Nearly two years after an overhaul of the SAT scoring system and test design, a local guidance counselor says some parents and students are still confused as to how scores measure up and what they mean for the teens’ lives after high school.
The SAT is an entrance exam created by the nonprofit College Board and used by most colleges and universities to make admissions decisions. Students typically take the exam during their junior and senior years of high school.
The total number of points obtainable on the test reverted from 2,400 to 1,600 in March 2016. And while most of the kids who took the old, 2,400-point test have since graduated, transition issues still linger.
Jasper High School guidance counselor Sean Jochum said that some colleges have not released the average SAT score of students they have admitted with the new test, making it difficult for counselors to share admission requirements with current high school students who are exploring college options.
“Without having an average test score to compare with their score it is hard to have a conversation with the student about which colleges have an admission criterion that matches their academic performance,” Jochum said in an email Thursday, noting later that he thinks colleges simply haven’t had time to compile some admission data based on the new test
He also said that the criteria for many scholarship applications hasn’t been adjusted since the SAT scoring modifications, which can create more confusion for applicants who don’t know if the applications are referencing new format or old format scores.
“That’s the biggest thing — they still are on the old format and they haven’t updated anything to the new test scores yet,” Jochum said.
On top of that, Jochum said Jasper recently received an annual report from the nonprofit College Board that contains information about how the school’s students performed on the test during the 2015-16 school year.
He said the report compared Jasper students to other test-takers in Indiana and across the country, but said because some students took the old test and some took the new test that year, the data in the report doesn’t give counselors a clear snapshot of how their kids are scoring compared to their peers. He said it’s a valuable benchmark that has been missing since the switch of tests.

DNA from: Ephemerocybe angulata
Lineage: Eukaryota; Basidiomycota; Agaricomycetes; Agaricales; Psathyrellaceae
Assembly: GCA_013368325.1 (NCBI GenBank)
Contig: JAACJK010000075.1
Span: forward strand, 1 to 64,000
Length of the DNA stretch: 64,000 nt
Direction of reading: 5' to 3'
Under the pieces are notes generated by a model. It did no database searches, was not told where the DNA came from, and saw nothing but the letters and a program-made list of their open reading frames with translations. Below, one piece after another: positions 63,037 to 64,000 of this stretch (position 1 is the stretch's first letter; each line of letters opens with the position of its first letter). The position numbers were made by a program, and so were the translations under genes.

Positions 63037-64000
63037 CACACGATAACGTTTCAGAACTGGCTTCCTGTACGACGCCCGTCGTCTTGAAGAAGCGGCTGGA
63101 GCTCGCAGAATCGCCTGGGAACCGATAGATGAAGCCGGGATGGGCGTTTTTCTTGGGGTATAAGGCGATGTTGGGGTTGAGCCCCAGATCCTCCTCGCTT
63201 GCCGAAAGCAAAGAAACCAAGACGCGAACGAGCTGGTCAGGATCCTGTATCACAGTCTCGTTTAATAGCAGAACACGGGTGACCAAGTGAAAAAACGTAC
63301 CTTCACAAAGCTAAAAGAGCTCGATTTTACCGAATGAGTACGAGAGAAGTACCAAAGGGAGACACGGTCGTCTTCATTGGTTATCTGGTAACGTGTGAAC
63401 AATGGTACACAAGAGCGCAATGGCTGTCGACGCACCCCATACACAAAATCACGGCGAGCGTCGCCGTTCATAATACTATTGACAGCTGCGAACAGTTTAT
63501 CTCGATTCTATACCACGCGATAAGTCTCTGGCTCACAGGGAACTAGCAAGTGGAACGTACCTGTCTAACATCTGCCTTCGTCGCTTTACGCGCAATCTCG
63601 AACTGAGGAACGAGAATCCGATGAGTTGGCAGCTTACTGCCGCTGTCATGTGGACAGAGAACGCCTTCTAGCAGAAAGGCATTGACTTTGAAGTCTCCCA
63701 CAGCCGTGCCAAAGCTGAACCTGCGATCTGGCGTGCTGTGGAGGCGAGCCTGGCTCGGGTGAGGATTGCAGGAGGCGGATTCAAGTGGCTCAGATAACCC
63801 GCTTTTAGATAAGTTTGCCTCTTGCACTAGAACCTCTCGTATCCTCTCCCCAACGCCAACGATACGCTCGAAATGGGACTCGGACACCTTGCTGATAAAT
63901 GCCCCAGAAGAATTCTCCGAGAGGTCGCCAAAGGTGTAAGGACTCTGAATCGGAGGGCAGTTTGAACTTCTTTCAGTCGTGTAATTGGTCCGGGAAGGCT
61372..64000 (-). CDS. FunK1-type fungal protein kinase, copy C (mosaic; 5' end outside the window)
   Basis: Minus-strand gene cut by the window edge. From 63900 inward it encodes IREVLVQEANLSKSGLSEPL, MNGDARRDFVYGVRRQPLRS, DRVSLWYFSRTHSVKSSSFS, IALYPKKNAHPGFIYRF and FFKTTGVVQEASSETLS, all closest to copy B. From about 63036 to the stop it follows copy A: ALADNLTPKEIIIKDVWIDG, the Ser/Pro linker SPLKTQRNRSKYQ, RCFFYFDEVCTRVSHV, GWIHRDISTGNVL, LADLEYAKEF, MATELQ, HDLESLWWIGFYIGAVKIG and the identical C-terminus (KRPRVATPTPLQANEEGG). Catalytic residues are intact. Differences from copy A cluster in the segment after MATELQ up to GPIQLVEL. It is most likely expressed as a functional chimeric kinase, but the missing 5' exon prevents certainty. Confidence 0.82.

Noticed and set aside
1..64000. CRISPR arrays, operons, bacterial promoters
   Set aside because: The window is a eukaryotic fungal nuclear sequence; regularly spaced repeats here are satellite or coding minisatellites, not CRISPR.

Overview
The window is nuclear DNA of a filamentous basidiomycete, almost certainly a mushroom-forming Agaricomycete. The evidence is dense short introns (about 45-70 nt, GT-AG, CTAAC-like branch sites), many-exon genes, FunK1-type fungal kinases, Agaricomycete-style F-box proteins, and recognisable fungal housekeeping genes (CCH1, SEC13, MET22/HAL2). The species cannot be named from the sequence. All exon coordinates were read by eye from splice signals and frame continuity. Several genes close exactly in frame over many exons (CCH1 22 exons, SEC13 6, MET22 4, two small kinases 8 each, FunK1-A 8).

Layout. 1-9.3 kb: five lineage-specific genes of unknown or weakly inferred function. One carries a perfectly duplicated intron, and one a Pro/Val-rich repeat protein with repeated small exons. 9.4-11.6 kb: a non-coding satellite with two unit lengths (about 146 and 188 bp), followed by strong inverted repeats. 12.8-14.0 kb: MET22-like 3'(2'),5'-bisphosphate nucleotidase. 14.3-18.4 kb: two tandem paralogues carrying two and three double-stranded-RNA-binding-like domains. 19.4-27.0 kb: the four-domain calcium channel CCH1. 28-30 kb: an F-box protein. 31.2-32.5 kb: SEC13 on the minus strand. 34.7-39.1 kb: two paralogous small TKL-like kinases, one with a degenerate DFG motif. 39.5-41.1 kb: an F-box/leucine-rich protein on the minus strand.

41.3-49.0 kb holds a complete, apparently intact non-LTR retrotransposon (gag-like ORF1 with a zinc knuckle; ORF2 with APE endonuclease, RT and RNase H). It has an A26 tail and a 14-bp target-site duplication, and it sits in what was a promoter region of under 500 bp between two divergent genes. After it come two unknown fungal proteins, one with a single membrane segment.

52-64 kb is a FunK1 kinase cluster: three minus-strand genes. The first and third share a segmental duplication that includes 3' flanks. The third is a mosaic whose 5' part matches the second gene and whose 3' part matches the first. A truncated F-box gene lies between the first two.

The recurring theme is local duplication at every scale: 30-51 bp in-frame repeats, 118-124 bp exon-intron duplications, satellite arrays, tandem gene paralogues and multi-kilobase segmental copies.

Jochum noted that after this year, all students will have only taken part in the new testing format and much of the confusion will be eliminated.
“It has been a little confusing for students and parents but I don’t think this situation has negatively impacted any of our students and that is what we are most concerned with,” Jochum said. “It was much, much more of a problem last year, and it really came down to the two different scores on the transcript. We don’t really have much of an issue with that anymore.”
In addition to dropping the total number of points, the new SAT ditched the infamous guessing penalty — takers would lose one-quarter of a point if they answered a multiple choice question incorrectly — and made the essay portion of the test optional.
According to an Indianapolis Star story from early July, nearly 1,000 public and private accredited institutions across the country have made the SAT and ACT — another entrance exam used by most colleges — optional for admission consideration or have a flexible test policy.
Some don’t use the scores at all, the Star reported, while others utilize them as a guide for student placement or academic advising. Other colleges may require the scores, but only consider them when an applicant does not meet a minimum GPA or class rank standard.
The test originally shifted from 1,600 points to 2,400 points in 2005.